Myxomatosis in the US
What is Myxomatosis?
Myxomatosis is a virus. Wild rabbits can carry Myxomatosis, but do not become sick. Myxomatosis is fatal to domestic (pet) rabbits with a 99% mortality rate, and there is no treatment. Symptoms include swollen eyelids, lips, and genitals, a high fever, lethargy, and progresses to difficulty breathing, and death, within 2 weeks.
How is Myxomatosis spread?
Mosquitoes, fleas, black flies, or fur mites bite a wild rabbit with Myxomatosis and then bite a domestic rabbit. Myxomatosis can also be spread by direct contact between infected rabbits, or indirect contact through handling a sick rabbit, then handling a healthy rabbit.
Where is Myxomatosis in North America?
Myxomatosis cases in pet rabbits are periodically reported in the coastal areas of Oregon, California, and Baja California, Mexico, in the territory of the brush rabbit (Sylvilagus bachmani) who is a reservoir of this disease.
2016 San Luis Obispo, Sept
2016 Santa Cruz County, July & Sept
2016 Santa Barbara County (reported to HRS by CDFA, June) & July & August
2015 Monterey County
2015 Santa Cruz County
2014 Santa Cruz County
2012 Monterey County (reported to HRS by AFRP’s Rescue Rabbits Rock)
2010 San Gabriel Valley (near Los Angeles)
Baja California (Mexico):
House Rabbit Society is collecting reports of cases of Myxomatosis to add to this list. If you are a vet with a patient with Myxomatosis, or a rabbit guardian whose rabbit has been diagnosed with Myxomatosis, please email us at firstname.lastname@example.org to have the case added.
If you are a vet in California, please submit deceased rabbits suspected of Myxomatosis for necropsy with a CAHFS state lab (fee $120) or report confirmed Myxomatosis cases to the California Department of Food and Agriculture: email@example.com.
There have been no cases of Myxomatosis reported to the Washington State Department of Agriculture in the last 5 years (2011-2016).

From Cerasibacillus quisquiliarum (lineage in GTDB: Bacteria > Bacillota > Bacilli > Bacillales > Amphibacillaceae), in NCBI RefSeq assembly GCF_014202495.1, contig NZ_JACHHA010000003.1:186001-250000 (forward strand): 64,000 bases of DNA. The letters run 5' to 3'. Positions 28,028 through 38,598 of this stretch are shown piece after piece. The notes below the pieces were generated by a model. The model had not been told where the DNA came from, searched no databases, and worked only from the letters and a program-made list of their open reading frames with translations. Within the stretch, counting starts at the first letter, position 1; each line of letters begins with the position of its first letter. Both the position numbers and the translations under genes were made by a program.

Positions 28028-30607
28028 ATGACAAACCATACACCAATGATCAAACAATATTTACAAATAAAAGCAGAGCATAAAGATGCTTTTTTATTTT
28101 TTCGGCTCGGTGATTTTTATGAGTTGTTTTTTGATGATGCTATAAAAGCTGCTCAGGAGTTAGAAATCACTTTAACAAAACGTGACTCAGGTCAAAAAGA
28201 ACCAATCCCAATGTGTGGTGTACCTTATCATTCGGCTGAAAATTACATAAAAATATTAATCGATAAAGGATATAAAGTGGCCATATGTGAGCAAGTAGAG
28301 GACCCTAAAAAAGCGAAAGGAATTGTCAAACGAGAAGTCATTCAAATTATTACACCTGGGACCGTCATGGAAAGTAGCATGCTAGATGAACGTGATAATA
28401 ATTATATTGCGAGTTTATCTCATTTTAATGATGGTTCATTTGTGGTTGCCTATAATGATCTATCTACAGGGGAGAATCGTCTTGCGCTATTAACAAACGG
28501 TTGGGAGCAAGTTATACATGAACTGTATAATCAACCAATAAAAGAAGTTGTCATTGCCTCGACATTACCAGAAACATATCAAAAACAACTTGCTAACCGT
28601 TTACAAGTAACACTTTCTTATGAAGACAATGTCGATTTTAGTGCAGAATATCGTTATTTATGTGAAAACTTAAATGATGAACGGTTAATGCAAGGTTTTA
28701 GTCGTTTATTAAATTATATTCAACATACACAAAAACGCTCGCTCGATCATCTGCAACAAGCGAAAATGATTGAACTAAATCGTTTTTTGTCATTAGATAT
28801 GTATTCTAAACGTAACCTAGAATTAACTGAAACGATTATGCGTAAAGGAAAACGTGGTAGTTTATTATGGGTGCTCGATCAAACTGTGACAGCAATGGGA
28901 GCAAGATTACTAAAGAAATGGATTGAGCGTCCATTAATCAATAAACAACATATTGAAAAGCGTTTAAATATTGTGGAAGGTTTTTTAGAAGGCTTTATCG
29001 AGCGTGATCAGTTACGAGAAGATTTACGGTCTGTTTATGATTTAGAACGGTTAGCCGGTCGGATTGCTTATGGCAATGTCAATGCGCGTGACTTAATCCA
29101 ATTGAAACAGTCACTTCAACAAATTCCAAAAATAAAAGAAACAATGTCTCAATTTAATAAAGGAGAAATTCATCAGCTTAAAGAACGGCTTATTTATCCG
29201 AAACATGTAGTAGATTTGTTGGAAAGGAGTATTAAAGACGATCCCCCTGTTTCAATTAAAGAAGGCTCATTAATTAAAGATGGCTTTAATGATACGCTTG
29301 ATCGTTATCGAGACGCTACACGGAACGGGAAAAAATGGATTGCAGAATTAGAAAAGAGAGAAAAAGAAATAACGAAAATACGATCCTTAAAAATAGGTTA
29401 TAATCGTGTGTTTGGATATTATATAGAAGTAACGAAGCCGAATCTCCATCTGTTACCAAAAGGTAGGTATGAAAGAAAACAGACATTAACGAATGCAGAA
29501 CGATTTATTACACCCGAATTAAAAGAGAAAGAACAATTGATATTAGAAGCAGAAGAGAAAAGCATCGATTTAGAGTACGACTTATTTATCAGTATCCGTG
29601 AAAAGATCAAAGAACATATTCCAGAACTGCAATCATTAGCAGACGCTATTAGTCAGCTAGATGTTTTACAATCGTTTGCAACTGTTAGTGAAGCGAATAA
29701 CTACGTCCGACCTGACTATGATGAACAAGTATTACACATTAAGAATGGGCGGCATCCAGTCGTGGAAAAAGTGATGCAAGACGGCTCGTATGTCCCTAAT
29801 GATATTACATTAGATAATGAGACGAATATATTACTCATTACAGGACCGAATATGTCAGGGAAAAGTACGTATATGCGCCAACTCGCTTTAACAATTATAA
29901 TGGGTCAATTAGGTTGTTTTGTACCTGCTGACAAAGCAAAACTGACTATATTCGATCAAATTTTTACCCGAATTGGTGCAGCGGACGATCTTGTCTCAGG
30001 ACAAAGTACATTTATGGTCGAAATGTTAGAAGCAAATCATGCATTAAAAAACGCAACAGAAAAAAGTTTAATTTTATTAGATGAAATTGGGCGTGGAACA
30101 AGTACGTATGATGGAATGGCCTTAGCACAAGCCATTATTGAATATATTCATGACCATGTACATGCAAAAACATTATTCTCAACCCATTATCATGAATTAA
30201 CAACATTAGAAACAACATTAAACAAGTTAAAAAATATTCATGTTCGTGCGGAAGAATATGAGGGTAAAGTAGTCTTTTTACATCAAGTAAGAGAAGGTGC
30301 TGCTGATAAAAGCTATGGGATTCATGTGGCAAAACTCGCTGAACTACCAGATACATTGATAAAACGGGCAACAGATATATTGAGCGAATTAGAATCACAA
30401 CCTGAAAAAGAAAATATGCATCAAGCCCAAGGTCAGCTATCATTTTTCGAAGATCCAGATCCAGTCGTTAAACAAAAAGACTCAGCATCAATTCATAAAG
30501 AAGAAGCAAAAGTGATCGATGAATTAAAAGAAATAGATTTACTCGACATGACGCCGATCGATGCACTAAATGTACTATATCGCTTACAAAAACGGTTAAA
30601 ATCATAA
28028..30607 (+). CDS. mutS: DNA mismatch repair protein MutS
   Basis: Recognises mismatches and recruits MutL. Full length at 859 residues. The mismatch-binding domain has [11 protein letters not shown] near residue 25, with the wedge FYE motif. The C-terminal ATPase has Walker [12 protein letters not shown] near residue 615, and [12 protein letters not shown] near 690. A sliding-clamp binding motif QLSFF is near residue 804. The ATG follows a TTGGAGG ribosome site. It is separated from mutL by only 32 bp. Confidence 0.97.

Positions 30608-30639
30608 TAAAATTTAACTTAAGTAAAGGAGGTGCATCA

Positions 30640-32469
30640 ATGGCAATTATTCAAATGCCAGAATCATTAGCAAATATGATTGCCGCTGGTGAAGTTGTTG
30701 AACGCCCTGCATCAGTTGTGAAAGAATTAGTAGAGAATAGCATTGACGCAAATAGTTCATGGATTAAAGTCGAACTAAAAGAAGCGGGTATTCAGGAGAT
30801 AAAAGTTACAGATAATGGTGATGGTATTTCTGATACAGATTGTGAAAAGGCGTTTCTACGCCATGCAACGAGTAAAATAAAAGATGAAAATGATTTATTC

What are other diseases that might look like Myxomatosis?
Take your rabbit to the vet immediately if you are concerned your rabbit might have Myxomatosis, and separate them from any other rabbits in your home. Your vet can determine whether your rabbit might instead have rabbit Syphilis, or an upper respiratory infection, or an eye infection, all of which are treatable conditions.
How can I protect my rabbit from Myxomatosis?
House your rabbits indoors with window screens. If you live in an area with reported Myxomatosis cases, treat your rabbits monthly with Revolution, to prevent fleas and fur mites. Revolution is a prescription medication, available through your veterinarian. Or, treat with over-the-counter Advantage, which provides protection from fleas (but not from mosquitoes or fur mites). Be sure to give your cats and dogs flea treatment, too. Don’t let your rabbit play outside if you live in an area with currently reported Myxomatosis cases.
Rabbits live longer, healthier lives when indoors. Because myxomatosis is just one of many concerns facing rabbits who live outdoors, House Rabbit Society recommends indoor homes for rabbits as the primary preventative, along with adequate screening on doors and windows.
For rabbits who must live or spend some of their time out of doors, protection against mosquitoes is next best bet, via protecting the rabbits’ play area with mosquito netting or some other barrier. More information on hazards facing outdoor rabbits.
Why isn’t the vaccine in Europe/the UK available in the US?
The Myxomatosis vaccine available in Europe and in the UK has not been approved by the USDA’s Animal and Plant Health Inspection Service’s (APHIS) Center for Veterinary Biologics, so there is no vaccine available in the United States, and it is not legal to import the vaccine from other countries.
More info on Myxomatosis:
By Anne Martin, PhD
Executive Director, House Rabbit Society
Margo DeMello, PhD
President, House Rabbit Society